Today we go to Shirakawa-go. We started by taking a train to Takayama again, then catching a connecting bus. Shirakawa-go is a protected UNESCO World Heritage Site that historically was difficult to access. I heard that before it would be a 2 day trek to get to Takayama because it involved ascending and descending so many mountains. Now there is broad that cuts through the mountains to be a more direct route, which means the majority of the trip was underground in the mountains, with only small moments where you hit a valley in-between. The town is famous for the housing style called gasshō-zukuri which are known for their steep roofs (which are based on praying hands) as well we a heavy thatched roof to withstand the heavy snowfall they are susceptible to each year. We were told 2 meters is not uncommon.
Shirakawa-go is also a very tourist popular destination. There were many busses in the parking lot (which is across the river from the main town). Most people only stay the day as there are not many places that accommodate people. Thankfully it was arrange for us to stay in one of these traditional houses.
After lunch we had a guided tour around town. What is interesting about the english translator (a local) and the hiking guide we will have tomorrow (also a local) is that because the town is so small and nothing really to do, many young go off to New Zealand before coming home (I am not sure why New Zealand). So both had a Japanese-New Zealand english hybrid accent. The houses here are maintained by a heritage community of 25 people who have rigorous rules about how the town is to be maintained and the rules around having these houses. Fore example you can only have 1 porch light. The roofs are replaced every 30 years or so and the entire community gets involved in the work.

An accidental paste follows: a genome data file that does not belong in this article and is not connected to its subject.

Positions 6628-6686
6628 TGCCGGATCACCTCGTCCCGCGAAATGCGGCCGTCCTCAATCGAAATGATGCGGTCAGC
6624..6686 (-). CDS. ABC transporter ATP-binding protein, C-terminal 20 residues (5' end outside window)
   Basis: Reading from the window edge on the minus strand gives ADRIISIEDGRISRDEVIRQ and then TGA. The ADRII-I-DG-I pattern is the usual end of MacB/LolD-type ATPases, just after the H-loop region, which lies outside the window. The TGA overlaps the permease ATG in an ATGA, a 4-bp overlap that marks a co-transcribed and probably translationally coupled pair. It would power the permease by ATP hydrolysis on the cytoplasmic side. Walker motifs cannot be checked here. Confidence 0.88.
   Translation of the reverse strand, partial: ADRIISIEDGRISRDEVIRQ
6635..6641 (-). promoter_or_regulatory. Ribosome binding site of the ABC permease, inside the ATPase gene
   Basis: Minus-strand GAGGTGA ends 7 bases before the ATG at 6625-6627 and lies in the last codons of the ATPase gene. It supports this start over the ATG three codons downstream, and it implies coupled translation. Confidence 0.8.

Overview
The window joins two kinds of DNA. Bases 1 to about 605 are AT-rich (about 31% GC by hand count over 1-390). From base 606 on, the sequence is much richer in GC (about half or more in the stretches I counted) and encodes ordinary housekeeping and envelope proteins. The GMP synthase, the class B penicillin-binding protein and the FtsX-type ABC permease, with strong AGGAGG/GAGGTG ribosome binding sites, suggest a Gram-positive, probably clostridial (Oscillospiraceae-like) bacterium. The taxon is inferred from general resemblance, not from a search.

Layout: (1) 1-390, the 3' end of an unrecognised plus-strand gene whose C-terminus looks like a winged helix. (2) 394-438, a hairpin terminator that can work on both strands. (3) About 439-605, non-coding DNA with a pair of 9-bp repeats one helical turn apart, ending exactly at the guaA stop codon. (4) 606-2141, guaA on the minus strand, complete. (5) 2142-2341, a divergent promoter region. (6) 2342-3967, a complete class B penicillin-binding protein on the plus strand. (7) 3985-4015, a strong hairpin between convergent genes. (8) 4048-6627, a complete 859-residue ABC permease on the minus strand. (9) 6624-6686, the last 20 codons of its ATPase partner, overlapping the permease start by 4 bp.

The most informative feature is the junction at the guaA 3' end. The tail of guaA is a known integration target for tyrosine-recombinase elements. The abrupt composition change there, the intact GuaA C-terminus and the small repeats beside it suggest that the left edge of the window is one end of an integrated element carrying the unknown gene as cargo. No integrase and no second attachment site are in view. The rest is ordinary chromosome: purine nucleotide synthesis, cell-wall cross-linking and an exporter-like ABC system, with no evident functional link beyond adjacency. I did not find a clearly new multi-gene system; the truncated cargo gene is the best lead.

The roofs are also very susceptible to fire. So there are a sires of water guns located around the town. One per house. Every year they actually have a fire drill and spray the houses and it is actually now a popular tourist event to venture out to see as it kinda looks like a giant water park (we were shown photos). We then visited the Wada-ke House, which was owned by a wealthy family and has since been converted into a museum.
After the tour a few of us took a walk through the a forrest trail around the town and eventually worked our way up to the observation hill that looks down onto the town.
The evening concluded with a large dinner held for us in our guest house which included rice with orange and grapefruit wrapped in a magnolia leaf, more Hida beef, and various locally grown vegetables.